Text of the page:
Two investigators from the NIHR Imperial BRC Gut Health Theme received awards at this year’s British Society of Gastroenterology annual meeting in Glasgow.
Dr Ben Mullish received the prestigious award of ‘Young Gastroenterologist of Year – Clinical &Translational Science’. During his time as a clinical research fellow, Dr Mullish has been key in helping to establish the faecal microbiota transplant (FMT) service based at St Mary’s, which remains one of the busiest such clinical services in the UK. Supported by the NIHR and MRC, Dr Mullish carried out ground-breaking research that looked into the mechanisms by which FMT successfully treats a gut infection called Clostridioides difficile infection. This research may lead to the development of new treatments for this debilitating – and sometimes fatal – infection. He is currently completing his PhD, and will be expanding upon this work in his new upcoming position as a Clinical Lecturer within the BRC Gut Health Theme.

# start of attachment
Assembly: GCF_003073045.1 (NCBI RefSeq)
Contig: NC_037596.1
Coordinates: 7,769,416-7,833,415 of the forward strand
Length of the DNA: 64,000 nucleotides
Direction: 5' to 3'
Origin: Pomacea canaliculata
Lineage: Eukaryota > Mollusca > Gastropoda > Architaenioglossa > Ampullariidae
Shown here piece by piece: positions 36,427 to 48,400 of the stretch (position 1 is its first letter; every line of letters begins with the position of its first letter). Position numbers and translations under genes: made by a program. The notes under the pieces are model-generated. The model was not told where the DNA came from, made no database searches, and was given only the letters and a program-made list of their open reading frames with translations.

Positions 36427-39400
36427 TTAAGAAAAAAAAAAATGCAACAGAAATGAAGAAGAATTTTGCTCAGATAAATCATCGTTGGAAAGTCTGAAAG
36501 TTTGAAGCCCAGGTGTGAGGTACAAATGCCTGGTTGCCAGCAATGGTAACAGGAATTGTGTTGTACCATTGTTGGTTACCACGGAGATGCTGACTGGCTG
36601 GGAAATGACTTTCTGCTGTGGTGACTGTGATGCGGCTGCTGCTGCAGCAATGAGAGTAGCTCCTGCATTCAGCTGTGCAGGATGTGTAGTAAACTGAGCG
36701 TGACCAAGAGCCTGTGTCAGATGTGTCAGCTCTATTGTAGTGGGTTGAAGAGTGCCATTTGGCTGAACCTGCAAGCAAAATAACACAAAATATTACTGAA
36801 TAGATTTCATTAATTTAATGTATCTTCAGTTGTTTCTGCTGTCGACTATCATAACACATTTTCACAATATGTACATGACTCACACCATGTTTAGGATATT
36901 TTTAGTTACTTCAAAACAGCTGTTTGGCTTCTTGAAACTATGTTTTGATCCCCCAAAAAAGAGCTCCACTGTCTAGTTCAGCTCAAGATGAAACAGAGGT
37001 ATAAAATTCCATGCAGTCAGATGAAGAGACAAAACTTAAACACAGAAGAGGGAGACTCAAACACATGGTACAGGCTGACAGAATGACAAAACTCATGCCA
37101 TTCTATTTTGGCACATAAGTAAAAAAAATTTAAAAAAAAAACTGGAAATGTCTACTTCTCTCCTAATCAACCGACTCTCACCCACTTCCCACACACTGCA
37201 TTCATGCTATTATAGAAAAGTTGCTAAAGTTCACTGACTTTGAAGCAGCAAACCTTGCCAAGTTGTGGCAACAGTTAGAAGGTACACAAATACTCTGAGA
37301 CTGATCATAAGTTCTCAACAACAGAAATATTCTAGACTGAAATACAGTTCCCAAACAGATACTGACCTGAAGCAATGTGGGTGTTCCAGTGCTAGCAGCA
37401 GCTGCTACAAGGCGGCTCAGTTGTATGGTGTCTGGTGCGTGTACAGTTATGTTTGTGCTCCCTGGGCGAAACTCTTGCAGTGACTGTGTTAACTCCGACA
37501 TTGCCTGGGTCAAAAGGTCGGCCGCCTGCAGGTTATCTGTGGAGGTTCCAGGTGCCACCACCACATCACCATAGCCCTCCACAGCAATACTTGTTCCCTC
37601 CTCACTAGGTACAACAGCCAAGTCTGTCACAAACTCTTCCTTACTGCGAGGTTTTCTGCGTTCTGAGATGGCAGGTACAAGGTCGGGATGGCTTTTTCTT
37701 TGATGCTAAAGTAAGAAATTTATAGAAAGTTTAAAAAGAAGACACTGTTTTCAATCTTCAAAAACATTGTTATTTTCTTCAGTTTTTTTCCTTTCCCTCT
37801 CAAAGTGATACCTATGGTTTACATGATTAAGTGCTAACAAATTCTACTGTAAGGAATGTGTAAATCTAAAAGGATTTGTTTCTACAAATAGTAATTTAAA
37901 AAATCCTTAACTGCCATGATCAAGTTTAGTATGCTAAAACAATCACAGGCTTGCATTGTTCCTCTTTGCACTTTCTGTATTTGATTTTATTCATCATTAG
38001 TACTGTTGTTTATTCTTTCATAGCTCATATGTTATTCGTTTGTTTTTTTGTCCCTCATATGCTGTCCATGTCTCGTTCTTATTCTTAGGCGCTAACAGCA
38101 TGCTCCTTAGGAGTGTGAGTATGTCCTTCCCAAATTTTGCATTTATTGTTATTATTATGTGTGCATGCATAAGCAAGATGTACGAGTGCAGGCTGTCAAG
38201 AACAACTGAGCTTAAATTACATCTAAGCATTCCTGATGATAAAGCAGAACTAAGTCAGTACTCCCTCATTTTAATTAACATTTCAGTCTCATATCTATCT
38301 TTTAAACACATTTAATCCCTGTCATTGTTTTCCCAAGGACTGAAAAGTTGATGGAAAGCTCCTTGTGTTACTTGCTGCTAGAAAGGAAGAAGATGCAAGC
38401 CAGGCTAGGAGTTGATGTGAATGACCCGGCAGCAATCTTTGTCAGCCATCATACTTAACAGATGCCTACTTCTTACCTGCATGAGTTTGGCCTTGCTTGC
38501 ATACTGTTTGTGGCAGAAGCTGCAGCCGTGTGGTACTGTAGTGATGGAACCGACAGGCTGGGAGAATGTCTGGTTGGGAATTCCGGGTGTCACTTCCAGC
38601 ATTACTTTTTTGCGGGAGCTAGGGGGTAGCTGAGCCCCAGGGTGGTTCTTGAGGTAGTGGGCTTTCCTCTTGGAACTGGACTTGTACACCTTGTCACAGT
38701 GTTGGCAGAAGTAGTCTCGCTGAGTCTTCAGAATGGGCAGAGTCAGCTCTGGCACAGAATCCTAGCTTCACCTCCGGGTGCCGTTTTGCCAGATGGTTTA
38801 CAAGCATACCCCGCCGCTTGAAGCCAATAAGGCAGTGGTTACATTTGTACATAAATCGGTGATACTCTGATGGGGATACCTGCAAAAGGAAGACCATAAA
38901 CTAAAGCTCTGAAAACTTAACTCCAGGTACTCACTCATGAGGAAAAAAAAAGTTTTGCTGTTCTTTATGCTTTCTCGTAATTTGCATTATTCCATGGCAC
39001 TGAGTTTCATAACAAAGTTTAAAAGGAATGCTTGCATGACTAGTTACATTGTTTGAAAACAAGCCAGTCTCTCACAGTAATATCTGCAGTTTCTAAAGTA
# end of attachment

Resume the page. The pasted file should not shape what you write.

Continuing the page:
Another BSG award went to our collaborator from St Mark’s Hospital, Dr Jonathan Segal, who received a lab science bursary. Dr Segal’s award recognised leading research that he has produced during his PhD, and which was presented during the BSG meeting. In particular, he has investigated how different gut microbes and the chemicals which they produce (often called the gut microbiome and metabonome) may influence the development of a condition called pouchitis, a potentially serious condition that may develop in patients with inflammatory bowel disease who have previously required intestinal surgery. Dr Segal has also worked with Dr Mullish and other members of the BRC Gut Health Theme in writing the UK national guidelines on best practice in FMT, which has received considerable attention throughout the country, and internationally.